MONDAY, Jan. 3 (HealthDay News) -- Women suffering from both
diabetes and depression have a greater risk of dying, especially
from heart disease, a new study suggests.
In fact, women with both conditions have a twofold increased
risk of death, researchers say.
"People with both conditions are at very high risk of death," said lead researcher Dr. Frank B. Hu, a professor of medicine at Harvard Medical School. "Those are double whammies."
When people are afflicted by both diseases, these conditions can
lead to a "vicious cycle," Hu said. "People with diabetes are more
likely to be depressed, because they are under long-term
psychosocial stress, which is associated with diabetes
People with diabetes who are depressed are less likely to take
care of themselves and effectively manage their diabetes, he added.
"That can lead to complications, which increase the risk of
Hu stressed that it is important to manage both the diabetes and
the depression to lower the mortality risk. "It is possible that
these two conditions not only influence each other biologically,
but also behaviorally," he said.
Type 2 diabetes and depression are often related to unhealthy
lifestyles, including smoking, poor diet and lack of exercise,
according to the researchers. In addition, depression may trigger
changes in the nervous system that adversely affect the heart, they
The report is published in the January issue of the
Archives of General Psychiatry.
Commenting on the study, Dr. Luigi Meneghini, an associate
professor of clinical medicine and director of the Eleanor and
Joseph Kosow Diabetes Treatment Center at the Diabetes Research
Institute of the University of Miami Miller School of Medicine,
said the findings were not surprising.
"The study highlights that there is a clear increase in risk to your health and to your life when you have a combination of diabetes and depression," he said.
Meneghini noted there are many diabetics with undiagnosed
depression. "I am willing to bet that there are quite a number of
patients with diabetes and depression walking around without a
Patients and doctors need to be more aware that depression is an
issue, Meneghini added.
For the study, Hu's team collected data on 78,282 women who were
aged 54 to 79 in 2000 and who were participants in the Nurses'
Over six years of follow-up, 4,654 women died, including 979 who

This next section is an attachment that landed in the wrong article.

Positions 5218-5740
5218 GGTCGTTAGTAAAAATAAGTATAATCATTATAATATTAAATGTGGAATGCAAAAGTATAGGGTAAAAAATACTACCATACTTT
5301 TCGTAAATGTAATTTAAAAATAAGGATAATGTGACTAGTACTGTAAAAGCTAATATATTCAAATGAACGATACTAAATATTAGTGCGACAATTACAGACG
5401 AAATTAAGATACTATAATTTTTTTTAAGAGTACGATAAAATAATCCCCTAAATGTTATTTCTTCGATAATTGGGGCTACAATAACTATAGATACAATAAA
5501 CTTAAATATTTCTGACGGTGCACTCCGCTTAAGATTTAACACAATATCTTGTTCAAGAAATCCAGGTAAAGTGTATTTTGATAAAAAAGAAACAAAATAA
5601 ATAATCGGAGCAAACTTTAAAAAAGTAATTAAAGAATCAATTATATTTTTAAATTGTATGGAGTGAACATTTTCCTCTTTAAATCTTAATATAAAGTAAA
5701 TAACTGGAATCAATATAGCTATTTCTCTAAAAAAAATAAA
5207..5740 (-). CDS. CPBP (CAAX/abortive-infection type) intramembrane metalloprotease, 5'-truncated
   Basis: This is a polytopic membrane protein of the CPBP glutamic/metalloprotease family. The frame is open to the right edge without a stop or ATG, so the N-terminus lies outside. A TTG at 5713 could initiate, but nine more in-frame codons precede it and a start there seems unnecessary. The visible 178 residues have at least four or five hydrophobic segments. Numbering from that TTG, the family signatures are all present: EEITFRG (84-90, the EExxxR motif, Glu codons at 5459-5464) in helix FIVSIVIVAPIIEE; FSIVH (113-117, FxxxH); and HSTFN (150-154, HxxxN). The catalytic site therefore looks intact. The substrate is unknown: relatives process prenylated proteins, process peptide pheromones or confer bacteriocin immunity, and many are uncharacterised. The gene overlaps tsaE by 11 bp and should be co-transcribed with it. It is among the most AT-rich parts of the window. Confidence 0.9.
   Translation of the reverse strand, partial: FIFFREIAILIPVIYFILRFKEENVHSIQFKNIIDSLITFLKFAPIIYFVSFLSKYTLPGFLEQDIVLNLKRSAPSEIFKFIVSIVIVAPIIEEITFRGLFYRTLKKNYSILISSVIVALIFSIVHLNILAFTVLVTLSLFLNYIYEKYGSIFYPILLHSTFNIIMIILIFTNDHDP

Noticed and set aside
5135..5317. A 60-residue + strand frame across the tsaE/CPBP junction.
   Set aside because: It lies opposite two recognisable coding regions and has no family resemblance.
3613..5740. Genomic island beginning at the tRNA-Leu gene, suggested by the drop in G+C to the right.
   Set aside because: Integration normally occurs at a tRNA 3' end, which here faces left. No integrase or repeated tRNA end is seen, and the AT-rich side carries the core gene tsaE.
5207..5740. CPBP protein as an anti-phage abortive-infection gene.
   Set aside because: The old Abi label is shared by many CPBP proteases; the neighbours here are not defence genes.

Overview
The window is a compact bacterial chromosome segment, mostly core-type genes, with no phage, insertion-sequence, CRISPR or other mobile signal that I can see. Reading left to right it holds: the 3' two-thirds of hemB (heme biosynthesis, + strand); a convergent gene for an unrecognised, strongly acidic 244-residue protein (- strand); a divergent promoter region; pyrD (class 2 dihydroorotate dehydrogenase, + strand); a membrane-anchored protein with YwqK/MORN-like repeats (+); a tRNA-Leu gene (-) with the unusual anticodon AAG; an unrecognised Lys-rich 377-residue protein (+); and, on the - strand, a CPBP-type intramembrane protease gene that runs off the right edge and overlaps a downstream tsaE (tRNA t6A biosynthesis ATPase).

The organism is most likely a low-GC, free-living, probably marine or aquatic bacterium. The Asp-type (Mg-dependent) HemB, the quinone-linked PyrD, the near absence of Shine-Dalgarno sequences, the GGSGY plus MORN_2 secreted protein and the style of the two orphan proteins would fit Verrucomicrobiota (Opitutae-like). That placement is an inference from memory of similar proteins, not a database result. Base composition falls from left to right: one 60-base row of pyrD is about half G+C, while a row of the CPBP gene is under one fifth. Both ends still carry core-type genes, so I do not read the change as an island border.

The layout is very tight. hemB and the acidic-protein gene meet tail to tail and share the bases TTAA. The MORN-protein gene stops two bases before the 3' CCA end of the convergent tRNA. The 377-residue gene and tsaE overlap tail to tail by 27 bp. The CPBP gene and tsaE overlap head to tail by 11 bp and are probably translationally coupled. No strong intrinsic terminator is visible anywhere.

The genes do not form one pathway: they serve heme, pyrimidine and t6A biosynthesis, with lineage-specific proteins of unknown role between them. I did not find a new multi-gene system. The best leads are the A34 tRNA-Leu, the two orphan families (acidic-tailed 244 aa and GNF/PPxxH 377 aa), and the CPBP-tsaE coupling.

died of cardiovascular disease, the investigators found.
Women who had diabetes had about a 35 percent increased risk of
dying, and those with depression had about a 44 percent increased
risk, compared with women with neither condition, the researchers
Those with both conditions had about twice the risk of dying,
the study authors found.
When Hu's team looked only at deaths from heart disease, they
found that women with diabetes had a 67 percent increased risk of
dying and those with depression had a 37 percent increased risk of
death. But women who had both diabetes and depression had a
2.7-fold increased risk of dying from heart disease, the
In the United States, some 15 million people suffer from
depression and 23.5 million have diabetes, the researchers say. Up
to one-fourth of people with diabetes also experience depression,
which is nearly twice as many as among people who don't have
diabetes, they added.
"The combination of diabetes and depression needs to be addressed," Meneghini concluded. He added that patients need to tell their doctors if they are feeling depressed, and doctors also need to be on the lookout for signs of depression in their diabetic patients.
For more information on diabetes, visit the
National Diabetes Information Clearinghouse.
Please be aware that this information is provided to supplement the care provided by your physician. It is neither intended nor implied to be a substitute for professional medical advice. CALL YOUR HEALTHCARE PROVIDER IMMEDIATELY IF YOU THINK YOU MAY HAVE A MEDICAL EMERGENCY. Always seek the advice of your physician or other qualified health provider prior to starting any new treatment or with any questions you may have regarding a medical condition.
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